Trend #4: Corporate Giving Has Had the Largest Total Increase Over the Past Two Years

Organizations without a corporate giving strategy should consider incorporating corporate outreach efforts into their development plan. Corporate giving includes cash and in-kind contributions made through corporate giving programs, as well as grants and gifts made by corporate foundations. Corporations have become more creative and relational in how they invest in nonprofits, including foundation philanthropic funds, marketing dollars for sponsorship opportunities, employee giving and volunteering through Employee Resource Groups, fundraising support (vendor campaigns), board or committee leadership, and pro-bono skills. An easy way to implement a corporate giving strategy right away is to reach out to board members, volunteers and donors to see if they will introduce you to the person responsible for community giving where they work. When you meet with the company representative, ask them exploratory questions about ways that they engage with nonprofits and what their ideal mission-driven partnership would look like. Companies often want to test out a relationship with a nonprofit by volunteering or doing a small project together first, so make sure that you steward all corporate relationships no matter the level and cultivate volunteer groups to become more involved in other ways. Strong corporate relationships can take years to develop. And because companies are more likely to experience turnover with decision makers, a key to longevity is to build relationships with multiple leaders at different levels across the company.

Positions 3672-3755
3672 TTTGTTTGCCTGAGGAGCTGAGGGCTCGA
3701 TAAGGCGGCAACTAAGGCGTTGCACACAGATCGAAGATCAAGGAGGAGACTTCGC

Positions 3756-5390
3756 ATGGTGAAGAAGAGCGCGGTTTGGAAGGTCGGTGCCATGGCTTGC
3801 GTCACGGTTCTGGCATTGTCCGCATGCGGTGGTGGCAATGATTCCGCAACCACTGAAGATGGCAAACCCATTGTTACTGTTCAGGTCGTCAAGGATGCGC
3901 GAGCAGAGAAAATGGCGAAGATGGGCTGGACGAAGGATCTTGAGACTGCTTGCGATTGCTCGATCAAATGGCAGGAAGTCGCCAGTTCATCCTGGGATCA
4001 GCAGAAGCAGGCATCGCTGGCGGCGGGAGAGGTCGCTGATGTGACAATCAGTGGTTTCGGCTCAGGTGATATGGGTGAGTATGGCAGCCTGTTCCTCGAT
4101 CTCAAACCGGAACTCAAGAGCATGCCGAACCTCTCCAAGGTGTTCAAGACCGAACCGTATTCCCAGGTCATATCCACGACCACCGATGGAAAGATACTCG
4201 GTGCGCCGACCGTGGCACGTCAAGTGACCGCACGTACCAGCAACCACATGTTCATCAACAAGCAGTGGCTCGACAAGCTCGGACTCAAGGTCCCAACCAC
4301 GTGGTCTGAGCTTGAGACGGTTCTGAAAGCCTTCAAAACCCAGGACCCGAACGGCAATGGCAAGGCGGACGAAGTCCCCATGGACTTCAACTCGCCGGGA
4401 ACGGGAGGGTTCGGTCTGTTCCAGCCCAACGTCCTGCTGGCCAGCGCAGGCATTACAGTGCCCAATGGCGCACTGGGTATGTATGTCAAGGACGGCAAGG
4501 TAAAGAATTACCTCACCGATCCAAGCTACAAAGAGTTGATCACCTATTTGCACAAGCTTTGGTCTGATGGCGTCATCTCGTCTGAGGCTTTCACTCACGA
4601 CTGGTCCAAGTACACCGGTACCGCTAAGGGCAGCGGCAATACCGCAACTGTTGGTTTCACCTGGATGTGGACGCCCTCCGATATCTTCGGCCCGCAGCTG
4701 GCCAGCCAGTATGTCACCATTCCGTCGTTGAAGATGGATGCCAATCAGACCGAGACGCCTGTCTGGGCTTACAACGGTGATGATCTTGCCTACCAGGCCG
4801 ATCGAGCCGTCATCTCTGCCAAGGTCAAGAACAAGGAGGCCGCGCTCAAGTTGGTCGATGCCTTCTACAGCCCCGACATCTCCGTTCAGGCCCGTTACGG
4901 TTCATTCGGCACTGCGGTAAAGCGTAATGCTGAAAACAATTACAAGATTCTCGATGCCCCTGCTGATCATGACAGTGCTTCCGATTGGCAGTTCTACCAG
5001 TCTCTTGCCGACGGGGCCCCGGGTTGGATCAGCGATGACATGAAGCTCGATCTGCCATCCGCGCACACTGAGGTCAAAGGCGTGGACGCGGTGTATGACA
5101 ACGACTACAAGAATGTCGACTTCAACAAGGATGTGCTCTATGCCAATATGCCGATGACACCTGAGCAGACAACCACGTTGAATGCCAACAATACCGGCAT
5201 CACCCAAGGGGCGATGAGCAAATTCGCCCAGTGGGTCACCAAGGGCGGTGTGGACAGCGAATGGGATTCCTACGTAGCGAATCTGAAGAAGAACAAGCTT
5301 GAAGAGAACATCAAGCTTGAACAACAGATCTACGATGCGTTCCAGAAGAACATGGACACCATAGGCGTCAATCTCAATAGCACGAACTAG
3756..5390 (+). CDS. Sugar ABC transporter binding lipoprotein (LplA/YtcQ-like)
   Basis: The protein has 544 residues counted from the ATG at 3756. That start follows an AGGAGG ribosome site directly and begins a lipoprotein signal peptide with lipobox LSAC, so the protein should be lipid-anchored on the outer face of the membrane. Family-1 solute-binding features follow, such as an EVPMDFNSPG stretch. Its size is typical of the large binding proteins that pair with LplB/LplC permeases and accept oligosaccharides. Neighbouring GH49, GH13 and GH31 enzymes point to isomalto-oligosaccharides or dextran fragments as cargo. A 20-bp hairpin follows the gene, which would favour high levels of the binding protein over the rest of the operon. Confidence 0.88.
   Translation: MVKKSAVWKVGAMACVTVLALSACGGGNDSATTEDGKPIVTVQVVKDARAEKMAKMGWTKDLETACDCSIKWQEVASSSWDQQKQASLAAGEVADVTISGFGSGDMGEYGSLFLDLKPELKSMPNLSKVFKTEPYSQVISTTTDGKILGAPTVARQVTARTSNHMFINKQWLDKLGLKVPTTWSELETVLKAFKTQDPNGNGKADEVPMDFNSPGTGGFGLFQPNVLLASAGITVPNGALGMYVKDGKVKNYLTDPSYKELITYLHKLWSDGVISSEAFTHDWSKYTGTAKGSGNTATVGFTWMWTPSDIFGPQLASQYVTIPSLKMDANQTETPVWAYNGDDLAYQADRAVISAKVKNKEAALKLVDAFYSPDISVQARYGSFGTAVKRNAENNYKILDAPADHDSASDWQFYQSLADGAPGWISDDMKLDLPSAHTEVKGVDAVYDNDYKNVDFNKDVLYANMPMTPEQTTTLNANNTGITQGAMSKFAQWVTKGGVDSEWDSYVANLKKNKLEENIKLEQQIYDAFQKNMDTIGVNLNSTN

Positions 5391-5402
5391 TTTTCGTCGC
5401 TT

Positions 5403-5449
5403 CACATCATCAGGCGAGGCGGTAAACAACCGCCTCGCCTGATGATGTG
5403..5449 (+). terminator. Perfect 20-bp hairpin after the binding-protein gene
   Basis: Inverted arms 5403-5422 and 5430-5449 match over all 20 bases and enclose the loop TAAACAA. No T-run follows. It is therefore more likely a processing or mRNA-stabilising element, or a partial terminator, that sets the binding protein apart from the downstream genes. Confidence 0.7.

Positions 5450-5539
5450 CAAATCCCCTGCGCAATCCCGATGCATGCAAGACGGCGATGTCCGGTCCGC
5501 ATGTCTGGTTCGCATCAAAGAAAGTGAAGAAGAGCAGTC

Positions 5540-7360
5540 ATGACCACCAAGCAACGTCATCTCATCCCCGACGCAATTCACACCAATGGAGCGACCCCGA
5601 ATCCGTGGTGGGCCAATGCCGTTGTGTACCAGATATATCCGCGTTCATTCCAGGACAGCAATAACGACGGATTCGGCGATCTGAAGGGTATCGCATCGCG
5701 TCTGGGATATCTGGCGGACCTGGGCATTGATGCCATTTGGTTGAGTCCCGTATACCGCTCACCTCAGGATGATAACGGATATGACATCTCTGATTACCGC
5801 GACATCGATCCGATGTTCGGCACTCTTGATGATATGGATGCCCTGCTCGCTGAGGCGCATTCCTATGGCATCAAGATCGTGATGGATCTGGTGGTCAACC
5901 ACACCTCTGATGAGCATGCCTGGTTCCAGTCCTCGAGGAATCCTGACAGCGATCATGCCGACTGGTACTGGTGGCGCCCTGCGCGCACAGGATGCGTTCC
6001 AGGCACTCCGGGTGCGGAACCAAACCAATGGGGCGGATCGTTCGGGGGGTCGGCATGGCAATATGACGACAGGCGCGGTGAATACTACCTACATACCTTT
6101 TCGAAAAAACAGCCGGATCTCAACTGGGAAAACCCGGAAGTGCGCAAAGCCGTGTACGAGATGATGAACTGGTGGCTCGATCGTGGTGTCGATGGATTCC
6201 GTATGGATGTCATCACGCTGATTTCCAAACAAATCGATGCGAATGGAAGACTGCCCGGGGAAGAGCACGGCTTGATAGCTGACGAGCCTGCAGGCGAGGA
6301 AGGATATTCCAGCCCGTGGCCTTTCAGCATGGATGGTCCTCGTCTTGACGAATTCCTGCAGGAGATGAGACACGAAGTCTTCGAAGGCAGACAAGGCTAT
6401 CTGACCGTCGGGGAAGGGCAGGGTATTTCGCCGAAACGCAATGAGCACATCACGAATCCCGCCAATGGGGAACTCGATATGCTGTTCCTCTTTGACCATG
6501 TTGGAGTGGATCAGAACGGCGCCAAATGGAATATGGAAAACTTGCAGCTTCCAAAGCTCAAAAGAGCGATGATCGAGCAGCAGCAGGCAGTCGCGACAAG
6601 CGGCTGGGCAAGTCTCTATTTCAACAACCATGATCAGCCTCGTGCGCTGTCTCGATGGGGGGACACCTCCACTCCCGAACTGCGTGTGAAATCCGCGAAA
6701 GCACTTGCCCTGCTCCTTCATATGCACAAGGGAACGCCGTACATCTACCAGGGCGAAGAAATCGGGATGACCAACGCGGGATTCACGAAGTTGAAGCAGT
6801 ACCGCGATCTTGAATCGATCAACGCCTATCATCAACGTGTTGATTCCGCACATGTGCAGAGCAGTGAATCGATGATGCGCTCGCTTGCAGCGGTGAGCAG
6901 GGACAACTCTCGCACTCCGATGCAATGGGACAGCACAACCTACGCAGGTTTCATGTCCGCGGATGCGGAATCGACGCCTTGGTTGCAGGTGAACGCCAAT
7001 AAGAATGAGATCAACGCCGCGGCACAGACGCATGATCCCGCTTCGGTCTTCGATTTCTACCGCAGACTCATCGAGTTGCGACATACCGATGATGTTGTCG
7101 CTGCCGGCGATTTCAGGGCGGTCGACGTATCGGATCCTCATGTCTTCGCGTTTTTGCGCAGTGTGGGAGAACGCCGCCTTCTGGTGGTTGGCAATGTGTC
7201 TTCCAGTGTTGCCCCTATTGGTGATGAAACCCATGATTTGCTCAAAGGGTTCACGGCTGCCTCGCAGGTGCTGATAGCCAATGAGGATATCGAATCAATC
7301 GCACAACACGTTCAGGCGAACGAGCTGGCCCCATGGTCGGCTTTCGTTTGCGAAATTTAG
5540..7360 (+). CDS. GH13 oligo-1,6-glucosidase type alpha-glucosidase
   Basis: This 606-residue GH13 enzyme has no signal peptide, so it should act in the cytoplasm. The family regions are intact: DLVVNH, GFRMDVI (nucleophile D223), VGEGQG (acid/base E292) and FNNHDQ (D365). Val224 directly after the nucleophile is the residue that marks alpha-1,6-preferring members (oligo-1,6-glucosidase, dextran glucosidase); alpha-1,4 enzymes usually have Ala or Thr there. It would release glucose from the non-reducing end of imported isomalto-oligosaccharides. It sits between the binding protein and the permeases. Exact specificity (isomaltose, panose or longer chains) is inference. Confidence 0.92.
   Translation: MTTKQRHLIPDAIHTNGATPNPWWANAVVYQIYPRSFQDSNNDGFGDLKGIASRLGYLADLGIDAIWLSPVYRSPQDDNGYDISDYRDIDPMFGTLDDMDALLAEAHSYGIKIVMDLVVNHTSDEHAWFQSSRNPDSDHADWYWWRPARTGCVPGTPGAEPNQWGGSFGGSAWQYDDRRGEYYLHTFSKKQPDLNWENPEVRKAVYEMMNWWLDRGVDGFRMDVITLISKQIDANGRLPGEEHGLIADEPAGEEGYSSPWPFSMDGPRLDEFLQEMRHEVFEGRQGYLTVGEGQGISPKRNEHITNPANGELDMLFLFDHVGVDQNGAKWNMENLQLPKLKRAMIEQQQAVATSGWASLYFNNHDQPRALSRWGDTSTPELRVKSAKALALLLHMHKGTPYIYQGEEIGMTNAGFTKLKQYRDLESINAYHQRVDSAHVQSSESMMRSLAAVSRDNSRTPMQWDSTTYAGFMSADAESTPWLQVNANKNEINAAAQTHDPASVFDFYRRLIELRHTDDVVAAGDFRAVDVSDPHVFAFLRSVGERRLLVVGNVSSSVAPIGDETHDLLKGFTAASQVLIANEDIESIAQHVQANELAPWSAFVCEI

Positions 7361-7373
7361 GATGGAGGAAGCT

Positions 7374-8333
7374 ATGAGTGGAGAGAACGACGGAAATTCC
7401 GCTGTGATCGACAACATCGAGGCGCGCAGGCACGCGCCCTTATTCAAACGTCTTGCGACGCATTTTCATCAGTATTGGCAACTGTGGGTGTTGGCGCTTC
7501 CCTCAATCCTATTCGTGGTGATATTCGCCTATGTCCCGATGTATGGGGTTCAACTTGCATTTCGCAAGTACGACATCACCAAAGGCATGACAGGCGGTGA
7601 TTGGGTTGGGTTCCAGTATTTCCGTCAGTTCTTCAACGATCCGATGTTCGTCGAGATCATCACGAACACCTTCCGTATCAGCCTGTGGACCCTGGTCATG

Trend #5: Fundraising Totals Are NOT Impacted by Political Cycle, but Messaging Is Impacted